Age-Related Macular Degeneration & Low Vision Awareness Month

Benjamin Reinherz, D.O.
Benjamin Reinherz, D.O.

Low vision affects millions of Americans, especially older adults. During the month of February, we observe Low Vision Month to create awareness of the difficulties of living with vision impairments, like age-related macular degeneration (AMD), and the rehabilitation services available to help.

What is macular degeneration?

Macular degeneration is the deterioration of the central portion of the retina, also known as the macula. The macula is responsible for focusing central vision in the eye. It collects detailed images at the center of the field of vision, then sends them through the optic nerve and into the brain. So, when the macula begins to deteriorate, images are not received correctly, contributing to wavy or blurred vision. If left untreated, macular degeneration can result in the loss of central vision.

There are two types of macular degeneration: dry and wet. Dry macular degeneration is the most common type, while wet macular degeneration is less common, but more aggressive. In the wet stage, new blood vessels begin to form under the retina. Oftentimes, these blood vessels leak fluid or bleed into the retina where vision can become distorted.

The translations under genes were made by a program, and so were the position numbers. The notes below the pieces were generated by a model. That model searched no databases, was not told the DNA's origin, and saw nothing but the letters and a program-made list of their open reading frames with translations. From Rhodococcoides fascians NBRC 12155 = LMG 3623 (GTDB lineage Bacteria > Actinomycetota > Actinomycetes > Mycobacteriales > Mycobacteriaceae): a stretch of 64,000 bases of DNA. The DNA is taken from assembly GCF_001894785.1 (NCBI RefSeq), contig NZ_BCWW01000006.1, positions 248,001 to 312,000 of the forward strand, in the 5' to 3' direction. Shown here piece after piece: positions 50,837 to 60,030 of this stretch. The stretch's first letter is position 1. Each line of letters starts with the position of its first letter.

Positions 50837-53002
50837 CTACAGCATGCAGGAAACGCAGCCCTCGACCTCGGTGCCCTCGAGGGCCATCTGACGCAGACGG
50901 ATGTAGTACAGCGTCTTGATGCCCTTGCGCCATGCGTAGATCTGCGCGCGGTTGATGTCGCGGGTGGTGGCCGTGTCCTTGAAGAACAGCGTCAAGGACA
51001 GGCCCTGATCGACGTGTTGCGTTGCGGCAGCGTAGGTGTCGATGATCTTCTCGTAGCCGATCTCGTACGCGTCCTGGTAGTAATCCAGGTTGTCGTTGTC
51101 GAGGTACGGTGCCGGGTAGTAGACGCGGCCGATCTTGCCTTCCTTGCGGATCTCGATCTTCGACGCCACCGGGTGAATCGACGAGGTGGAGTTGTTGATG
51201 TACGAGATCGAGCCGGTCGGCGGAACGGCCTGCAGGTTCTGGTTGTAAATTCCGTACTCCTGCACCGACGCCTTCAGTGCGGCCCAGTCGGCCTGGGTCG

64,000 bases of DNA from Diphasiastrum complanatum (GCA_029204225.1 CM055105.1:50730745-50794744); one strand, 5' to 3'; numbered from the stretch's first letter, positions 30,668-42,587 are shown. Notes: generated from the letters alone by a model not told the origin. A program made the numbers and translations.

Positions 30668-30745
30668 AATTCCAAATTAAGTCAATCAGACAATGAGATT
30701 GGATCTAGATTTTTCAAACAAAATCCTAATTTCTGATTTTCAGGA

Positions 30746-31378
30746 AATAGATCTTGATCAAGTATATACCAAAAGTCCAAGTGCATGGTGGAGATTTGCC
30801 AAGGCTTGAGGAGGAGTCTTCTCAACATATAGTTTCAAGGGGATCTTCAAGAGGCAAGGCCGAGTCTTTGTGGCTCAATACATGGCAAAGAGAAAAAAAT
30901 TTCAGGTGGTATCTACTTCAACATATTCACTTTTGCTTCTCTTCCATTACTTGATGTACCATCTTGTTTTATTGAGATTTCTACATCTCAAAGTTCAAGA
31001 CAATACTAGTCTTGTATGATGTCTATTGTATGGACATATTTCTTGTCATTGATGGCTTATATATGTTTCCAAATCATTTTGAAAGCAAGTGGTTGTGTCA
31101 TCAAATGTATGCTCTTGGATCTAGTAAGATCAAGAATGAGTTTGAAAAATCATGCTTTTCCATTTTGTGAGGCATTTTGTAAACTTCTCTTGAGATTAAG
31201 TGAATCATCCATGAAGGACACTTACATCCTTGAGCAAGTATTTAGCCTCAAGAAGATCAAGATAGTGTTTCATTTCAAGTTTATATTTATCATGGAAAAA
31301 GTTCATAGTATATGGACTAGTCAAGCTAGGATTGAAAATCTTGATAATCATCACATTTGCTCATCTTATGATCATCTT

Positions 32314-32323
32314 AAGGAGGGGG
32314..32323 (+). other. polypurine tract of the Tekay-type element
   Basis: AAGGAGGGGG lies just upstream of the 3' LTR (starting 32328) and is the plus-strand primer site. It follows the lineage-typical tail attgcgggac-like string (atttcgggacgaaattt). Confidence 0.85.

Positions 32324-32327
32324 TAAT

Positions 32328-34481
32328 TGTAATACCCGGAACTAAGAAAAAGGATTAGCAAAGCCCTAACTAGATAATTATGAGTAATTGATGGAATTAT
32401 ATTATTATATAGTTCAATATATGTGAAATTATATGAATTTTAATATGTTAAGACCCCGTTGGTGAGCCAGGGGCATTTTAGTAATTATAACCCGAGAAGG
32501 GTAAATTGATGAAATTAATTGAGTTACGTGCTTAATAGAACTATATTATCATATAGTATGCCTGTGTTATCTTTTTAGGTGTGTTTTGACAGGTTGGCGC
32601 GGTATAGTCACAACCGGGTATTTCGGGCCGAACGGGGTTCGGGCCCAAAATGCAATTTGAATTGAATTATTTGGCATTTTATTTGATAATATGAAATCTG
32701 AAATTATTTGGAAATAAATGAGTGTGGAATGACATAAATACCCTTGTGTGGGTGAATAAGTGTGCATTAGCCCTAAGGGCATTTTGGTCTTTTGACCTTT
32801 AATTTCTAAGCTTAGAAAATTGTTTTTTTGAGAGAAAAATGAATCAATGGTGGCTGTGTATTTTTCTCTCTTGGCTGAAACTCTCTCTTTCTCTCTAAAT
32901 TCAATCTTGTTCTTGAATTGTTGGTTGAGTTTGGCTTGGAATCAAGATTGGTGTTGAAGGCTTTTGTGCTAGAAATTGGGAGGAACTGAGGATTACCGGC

Who is at risk?

Macular degeneration is a leading cause of central blindness or low vision among the elderly and can be caused by both genetic and environmental factors. The biggest risk factor for macular degeneration, inevitably, is aging. It’s most likely to occur in those 50 and older. However, factors like race and smoking habits also contribute to the likeliness of developing the disorder. Caucasians are more likely to develop macular degeneration than African Americans or Hispanics/Latinos. Additionally, smoking more than doubles the risk of developing AMD. Macular degeneration can be detected during routine eye exams.

Can AMD be prevented?

Although there is no cure for macular degeneration, there are injectable medications available to treat wet AMD and vitamins available to slow the progression of dry AMD.  Additionally, dieting, exercise, avoiding smoking and protecting your eyes from UV rays can decrease the risk of macular degeneration.

“The most important thing that someone with AMD can do to prevent the loss of their central vision is to see a retina specialist regularly as there are treatments available for wet AMD and researchers are actively working on trying to develop treatments for dry AMD as well,” said Dr. Benjamin Reinherz, Retina Specialist at Ophthalmic Specialists of Michigan.

If you believe you are at risk of developing macular degeneration or suffer from low vision, contact your eye doctor to schedule an eye exam.